This is the last one. Absolutely the last.
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|10-3 (6-2 Big 12/2nd, South)|
|Past Five Years|
|55-9 (35-6 Big 12)|
|Returning Starters, Roughly|
|15 (8 Offense, 7 Defense)|
|The middle of Texas’ defensive line was the strongest point of the team, and the strongest point of the defensive line is the man mountain Frank Okam, a 320-pound force who doesn’t earn the pass rushing glory (just 2.5 sacks in two years, one of them on Matt Leinart in the Rose Bowl), but who does command double teams, close lanes and free up linebackers. He was in and out of the lineup in ‘06 with injuries and as part of the rotation with Roy Miller and Derek Lokey, but a healthy Okam is unanimously pegged as all-Big 12 – all-America by Phil Steele – and a first rounder in next spring’s draft. You can’t rewrite the team’s standard for run defense without this kind of body in the middle.|
|Texas hadn’t won at A&M in 18 years when a few desperate students took a very un-Christian visit to a fortune teller before facing the undefeated Aggies in 1941, a game Texas won 23-0 after burning red candles across campus all week. Coincidence? There are no coincidences in football, son. And so the vision of "Madame Augusta" blossomed into the annual "Hex Rally," where, occasionallly, the divine reveals his allegiances, and players lead a rather spirited roll call:
Maybe part of the problem against A&M last year was that the ‘Horns, as aggressively suggested here, got crunk.
|Bizarre Item of Dubious Interest|
|The first Bevo: tastefully memorialized in some quiet, beatific, dignified corner of campus, befitting his pioneering status? Not quite – he was enthusiastically barbecued for the 1920 football banquet to spare the expense (50 cents a day) of keeping and feeding him off-campus. That Bevo was worthless on-campus because a) he was untamed (he had tried to gore a photographer his first day on the job) and b) A&M students had broken into the stockyard where the steer was held after losing to UT in 1916 and branded him with the score "13-0," the 1915 final in TAMU’s favor. Aggie players were invited to attend the banquet a few years later and served the hide with the still-legible imprint.|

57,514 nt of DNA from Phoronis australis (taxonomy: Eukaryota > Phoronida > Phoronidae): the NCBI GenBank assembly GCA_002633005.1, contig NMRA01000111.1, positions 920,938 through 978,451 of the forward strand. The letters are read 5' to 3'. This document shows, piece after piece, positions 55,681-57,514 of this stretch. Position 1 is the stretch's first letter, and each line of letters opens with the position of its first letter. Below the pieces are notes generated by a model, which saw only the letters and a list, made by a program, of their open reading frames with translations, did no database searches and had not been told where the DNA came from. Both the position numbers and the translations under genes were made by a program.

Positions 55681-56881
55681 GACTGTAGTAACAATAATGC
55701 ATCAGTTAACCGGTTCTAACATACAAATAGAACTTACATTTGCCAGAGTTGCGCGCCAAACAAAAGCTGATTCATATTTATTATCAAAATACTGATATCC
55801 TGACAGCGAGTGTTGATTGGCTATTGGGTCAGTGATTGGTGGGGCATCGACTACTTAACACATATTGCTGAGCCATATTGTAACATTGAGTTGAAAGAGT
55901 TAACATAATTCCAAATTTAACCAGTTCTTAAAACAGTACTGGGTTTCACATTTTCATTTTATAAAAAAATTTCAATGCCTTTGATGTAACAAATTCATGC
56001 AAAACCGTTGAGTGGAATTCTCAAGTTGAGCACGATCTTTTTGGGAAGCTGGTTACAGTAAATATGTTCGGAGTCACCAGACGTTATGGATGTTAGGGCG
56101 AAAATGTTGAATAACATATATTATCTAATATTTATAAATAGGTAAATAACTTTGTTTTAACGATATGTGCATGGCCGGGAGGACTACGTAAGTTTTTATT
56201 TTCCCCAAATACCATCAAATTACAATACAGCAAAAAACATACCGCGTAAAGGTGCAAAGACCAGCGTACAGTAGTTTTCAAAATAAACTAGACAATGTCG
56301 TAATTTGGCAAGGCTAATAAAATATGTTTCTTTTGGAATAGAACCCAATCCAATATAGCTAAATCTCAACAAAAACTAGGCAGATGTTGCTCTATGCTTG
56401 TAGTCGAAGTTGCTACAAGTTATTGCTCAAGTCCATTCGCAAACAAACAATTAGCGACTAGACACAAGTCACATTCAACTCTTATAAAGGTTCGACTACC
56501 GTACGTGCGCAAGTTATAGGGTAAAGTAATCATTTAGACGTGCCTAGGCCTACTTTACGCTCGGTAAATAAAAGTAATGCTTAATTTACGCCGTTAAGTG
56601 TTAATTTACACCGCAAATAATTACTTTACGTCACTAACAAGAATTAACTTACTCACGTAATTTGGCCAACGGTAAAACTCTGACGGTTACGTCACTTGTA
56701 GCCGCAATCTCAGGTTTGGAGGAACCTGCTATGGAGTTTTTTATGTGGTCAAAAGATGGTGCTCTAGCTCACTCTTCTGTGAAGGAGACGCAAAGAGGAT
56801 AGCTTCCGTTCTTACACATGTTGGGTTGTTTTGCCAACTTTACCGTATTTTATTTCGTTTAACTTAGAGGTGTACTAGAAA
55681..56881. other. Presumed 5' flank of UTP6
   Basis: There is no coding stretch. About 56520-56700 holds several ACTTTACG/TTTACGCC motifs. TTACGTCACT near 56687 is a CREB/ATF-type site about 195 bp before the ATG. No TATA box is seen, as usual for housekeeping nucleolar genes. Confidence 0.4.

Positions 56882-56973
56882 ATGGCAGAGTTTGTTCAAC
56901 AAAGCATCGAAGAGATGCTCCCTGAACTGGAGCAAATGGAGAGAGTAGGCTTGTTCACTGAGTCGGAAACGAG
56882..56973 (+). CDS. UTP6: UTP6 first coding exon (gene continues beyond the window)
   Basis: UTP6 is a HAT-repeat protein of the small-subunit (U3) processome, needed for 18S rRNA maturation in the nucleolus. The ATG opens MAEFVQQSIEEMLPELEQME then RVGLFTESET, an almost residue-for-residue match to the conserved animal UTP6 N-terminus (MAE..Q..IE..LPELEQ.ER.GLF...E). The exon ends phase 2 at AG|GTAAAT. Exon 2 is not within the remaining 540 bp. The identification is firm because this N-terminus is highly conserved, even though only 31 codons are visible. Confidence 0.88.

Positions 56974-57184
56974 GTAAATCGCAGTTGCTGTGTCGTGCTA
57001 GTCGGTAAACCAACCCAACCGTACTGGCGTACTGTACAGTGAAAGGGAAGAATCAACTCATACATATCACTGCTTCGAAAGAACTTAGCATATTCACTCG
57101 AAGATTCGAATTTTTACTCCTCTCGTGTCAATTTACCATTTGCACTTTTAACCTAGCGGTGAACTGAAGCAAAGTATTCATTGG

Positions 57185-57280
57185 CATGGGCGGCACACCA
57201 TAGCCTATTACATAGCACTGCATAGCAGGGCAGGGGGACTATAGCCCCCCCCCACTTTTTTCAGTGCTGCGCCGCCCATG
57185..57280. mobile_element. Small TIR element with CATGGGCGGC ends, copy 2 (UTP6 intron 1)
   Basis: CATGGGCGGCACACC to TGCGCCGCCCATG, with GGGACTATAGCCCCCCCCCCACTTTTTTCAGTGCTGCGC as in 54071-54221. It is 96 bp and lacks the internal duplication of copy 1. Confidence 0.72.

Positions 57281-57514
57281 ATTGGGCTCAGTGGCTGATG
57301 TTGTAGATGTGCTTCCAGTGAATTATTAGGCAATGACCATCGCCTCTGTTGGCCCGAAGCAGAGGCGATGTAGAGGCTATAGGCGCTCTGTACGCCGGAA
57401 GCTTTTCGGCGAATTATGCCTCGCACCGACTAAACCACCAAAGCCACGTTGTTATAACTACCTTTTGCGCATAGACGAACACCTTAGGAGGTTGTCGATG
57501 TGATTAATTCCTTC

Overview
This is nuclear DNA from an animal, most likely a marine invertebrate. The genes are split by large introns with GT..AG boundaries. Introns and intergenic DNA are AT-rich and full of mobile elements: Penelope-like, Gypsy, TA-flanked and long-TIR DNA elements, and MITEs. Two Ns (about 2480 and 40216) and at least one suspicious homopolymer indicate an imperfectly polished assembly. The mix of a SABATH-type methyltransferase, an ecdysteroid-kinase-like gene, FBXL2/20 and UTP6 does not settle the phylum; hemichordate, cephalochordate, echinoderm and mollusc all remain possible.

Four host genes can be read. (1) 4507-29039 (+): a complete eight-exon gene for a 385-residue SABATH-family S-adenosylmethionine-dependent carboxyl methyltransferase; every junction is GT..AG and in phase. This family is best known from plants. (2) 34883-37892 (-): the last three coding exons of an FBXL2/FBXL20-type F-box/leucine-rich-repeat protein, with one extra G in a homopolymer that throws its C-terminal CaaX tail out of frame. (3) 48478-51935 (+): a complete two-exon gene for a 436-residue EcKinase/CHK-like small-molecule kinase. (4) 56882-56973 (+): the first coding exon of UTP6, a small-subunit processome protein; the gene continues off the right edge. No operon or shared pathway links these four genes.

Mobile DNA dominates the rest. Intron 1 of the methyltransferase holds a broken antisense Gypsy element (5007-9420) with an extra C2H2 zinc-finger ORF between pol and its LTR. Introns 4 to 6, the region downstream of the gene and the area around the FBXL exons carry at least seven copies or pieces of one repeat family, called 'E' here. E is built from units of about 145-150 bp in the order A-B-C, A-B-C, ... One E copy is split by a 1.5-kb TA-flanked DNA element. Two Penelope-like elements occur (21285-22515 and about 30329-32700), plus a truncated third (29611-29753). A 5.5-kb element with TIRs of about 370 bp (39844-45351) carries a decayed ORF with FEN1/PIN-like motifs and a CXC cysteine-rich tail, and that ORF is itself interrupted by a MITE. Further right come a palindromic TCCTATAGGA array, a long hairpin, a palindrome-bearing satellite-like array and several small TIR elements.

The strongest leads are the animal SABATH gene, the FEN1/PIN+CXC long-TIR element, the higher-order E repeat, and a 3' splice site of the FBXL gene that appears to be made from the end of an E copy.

|2000||45.1||184.3 (17)||5.3||88.0 (1)||8||17|
|2001</>||50.7||146.7 (3)||4.8||88.0 (4)||6||15|
|2002||48.0||165.2 (8)||5.4||96.1 (7)||17||22|
|2003||47.2||177.3 (9)||6.5||106.5 (18)||14||15|
|2004||55.2||212.7 (58)||6.6||114.3 (31)||12||13|
|2005||51.2||172.0 (8)||5.1||96.7 (4)||10||11|
|2006||58.3||236.2 (99)||7.5||131.8 (75)||21||13|
Yes, what a stellar performance those award-winners delivered. 2005 seemed to interrupt the beginnings of a more generous trend, but the seal really broke on last year's secondary, whichallowed 29 passes longer than 25 yards (for point of reference, the '05 team allowed fourteen), at least of which I can attribute off the top of my head as touchdowns against the afore-lauded Ross.
Three of the four starters there are gone, and Marcus Griffin's hold on his safety spot is tenuous, and contrary to the handwringing over most wholesale departures in one area, this is probably good news - reversion-to-mean guessing tells us it's
virtually impossible extremely unlikely for UT to be as bad again against the pass as it was last year, and the culprits in that slide aren't around anymore, for good measure. The new, as yet unidentified corners are serious cause for concern; if they turn out to be Chykie Brown and Deon Beasley (as opposed to less-hyped, oft-burned Brandon Foster and/or Ryan Palmer), they're also blue chip kinds of guys - as is ex-linebacker Drew Kelson at safety - who should uphold mediocrity at the very least. And mediocrity, for the moment, is a step up, as long as it's occurring in front of them rather than over their head.